By the time you have reached your thirties, you will probably have started to establish yourself in your career and looking at settling down. Perhaps you will already have a home of your own and someone to share it with.
Of course, the responsibilities of a mortgage and a family can mean that money is short – which is why making the most of your money is more important than ever.
The traditional answer – putting money into a savings account – now means very poor returns. In fact, inflation may mean that your saved cash actually reduces in value.
That can mean that it is time to start making the most of investing – and successful investment always means planning.
In this series of articles we are looking at what successful investment planning means for different age groups.
Your priorities in your thirties
With a mortgage and perhaps a family to pay for, spare cash will be in short supply, but accumulating wealth for the future should still be a priority.
Of course, you will have responsibilities. Life insurance will be a must and paying off debts may have to come first. But remember that time is money, and the sooner you start making your money work for you, the easier it could be to start building up the kind of wealth you want for the future.
Even relatively small amounts can build into much larger sums with the right investments.
Investing can be simple
You don’t have to be an investment expert to succeed at investing. You can simply speak to one of our expert team.
Find an investment objective with aims that match your own and leave it to them. You can even save on a regular monthly basis – you don’t need to find a big lump sum to get started.
If you’ve started a family, and are getting used to responsibilities, you don’t want to worry about your investments as well. You might feel more comfortable moving some of your money into safe assets, as part of a diversified portfolio.
A Stocks and Shares ISA which allows £20,000 a year in tax-free savings (as per tax year 2020/2021) could be the ideal place to start. Making high growth a priority could still be appropriate, but you may want to think about putting some of your wealth into funds which have less risk.
Remember your pension?
If you are in your thirties, you should certainly have your pension saving underway. Retirement could be thirty years or more in the future, but the fact is that the sooner you start, the easier it is to save the money you need for the kind of retirement you want.
Remember, a pension is an investment, and thanks to the very attractive tax relief provided by the government, it can easily be the most rewarding investment you ever make. The taxman’s contribution means that every pound you put into your pension has already grown, even before years of compound interest and skilled investment make it more rewarding still.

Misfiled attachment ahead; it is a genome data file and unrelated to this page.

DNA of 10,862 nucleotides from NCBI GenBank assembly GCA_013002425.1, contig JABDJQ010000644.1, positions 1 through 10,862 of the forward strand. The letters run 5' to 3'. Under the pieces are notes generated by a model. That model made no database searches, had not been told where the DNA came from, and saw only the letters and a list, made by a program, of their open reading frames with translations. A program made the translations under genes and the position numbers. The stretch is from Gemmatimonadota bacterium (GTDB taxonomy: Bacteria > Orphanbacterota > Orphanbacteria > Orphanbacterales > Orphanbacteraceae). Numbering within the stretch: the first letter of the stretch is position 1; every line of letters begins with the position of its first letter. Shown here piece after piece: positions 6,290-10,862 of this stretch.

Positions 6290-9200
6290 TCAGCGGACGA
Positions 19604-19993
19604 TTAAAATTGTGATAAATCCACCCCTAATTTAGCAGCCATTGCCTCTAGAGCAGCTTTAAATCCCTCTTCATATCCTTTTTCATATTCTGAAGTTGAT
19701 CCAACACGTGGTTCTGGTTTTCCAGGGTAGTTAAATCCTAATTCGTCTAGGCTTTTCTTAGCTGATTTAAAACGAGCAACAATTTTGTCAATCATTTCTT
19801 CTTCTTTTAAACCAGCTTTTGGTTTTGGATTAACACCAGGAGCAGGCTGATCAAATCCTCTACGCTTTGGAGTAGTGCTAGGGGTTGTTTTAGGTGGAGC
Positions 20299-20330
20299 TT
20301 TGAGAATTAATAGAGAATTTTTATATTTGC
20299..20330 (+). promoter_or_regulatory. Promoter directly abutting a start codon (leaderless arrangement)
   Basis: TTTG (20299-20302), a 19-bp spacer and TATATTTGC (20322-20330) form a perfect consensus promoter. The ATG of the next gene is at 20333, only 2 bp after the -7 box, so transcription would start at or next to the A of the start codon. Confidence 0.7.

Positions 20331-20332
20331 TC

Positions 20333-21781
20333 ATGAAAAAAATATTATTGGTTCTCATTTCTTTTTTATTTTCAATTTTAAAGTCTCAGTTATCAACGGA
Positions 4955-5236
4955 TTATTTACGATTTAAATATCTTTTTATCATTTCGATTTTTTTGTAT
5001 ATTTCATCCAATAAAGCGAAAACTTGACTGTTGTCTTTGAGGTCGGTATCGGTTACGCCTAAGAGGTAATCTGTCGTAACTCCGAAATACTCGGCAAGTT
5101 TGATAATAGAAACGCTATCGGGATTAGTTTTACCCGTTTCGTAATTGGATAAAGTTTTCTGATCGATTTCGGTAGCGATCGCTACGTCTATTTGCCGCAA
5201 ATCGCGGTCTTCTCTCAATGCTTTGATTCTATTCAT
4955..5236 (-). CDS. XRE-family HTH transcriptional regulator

Joining a company pension scheme where your employer will pay in with you is a sound move – but if you are likely to change employers a few time over the years, or want to work for yourself, a personal pension to work alongside your employer’s plan may be a good idea too.
What should you do?
Our infographic on the different ages of investment here shows how your needs and solutions may change through life and we are looking at each stage in more detail in these articles. But remember, whatever your age, at Continuum, we can work with you on a personal basis to help you find solutions for your investments or pension, with a plan designed to help you create the future you want.
The information contained in this article is based on the opinion of Continuum and does not constitute financial advice or a recommendation to suitable investment strategy, you should seek independent financial advice before embarking on any course of action.
The value of investments can fall as well as rise and you may get back less than you invested.
Equity investments do not afford the same capital security as deposit accounts.
Your home may be repossessed if you do not keep up repayments on your mortgage
The Financial Conduct Authority does not regulate taxation advice.
A pension is a long term investment. The fund value may fluctuate and can go down, which would have an impact on the level of pension benefits available. Pension income could also be affected by interest rates at the time benefits are taken.
The tax treatment of pensions in general and tax implications of pension withdrawals will be based on individual circumstances, tax legislation and regulation, which are subject to change in the future.
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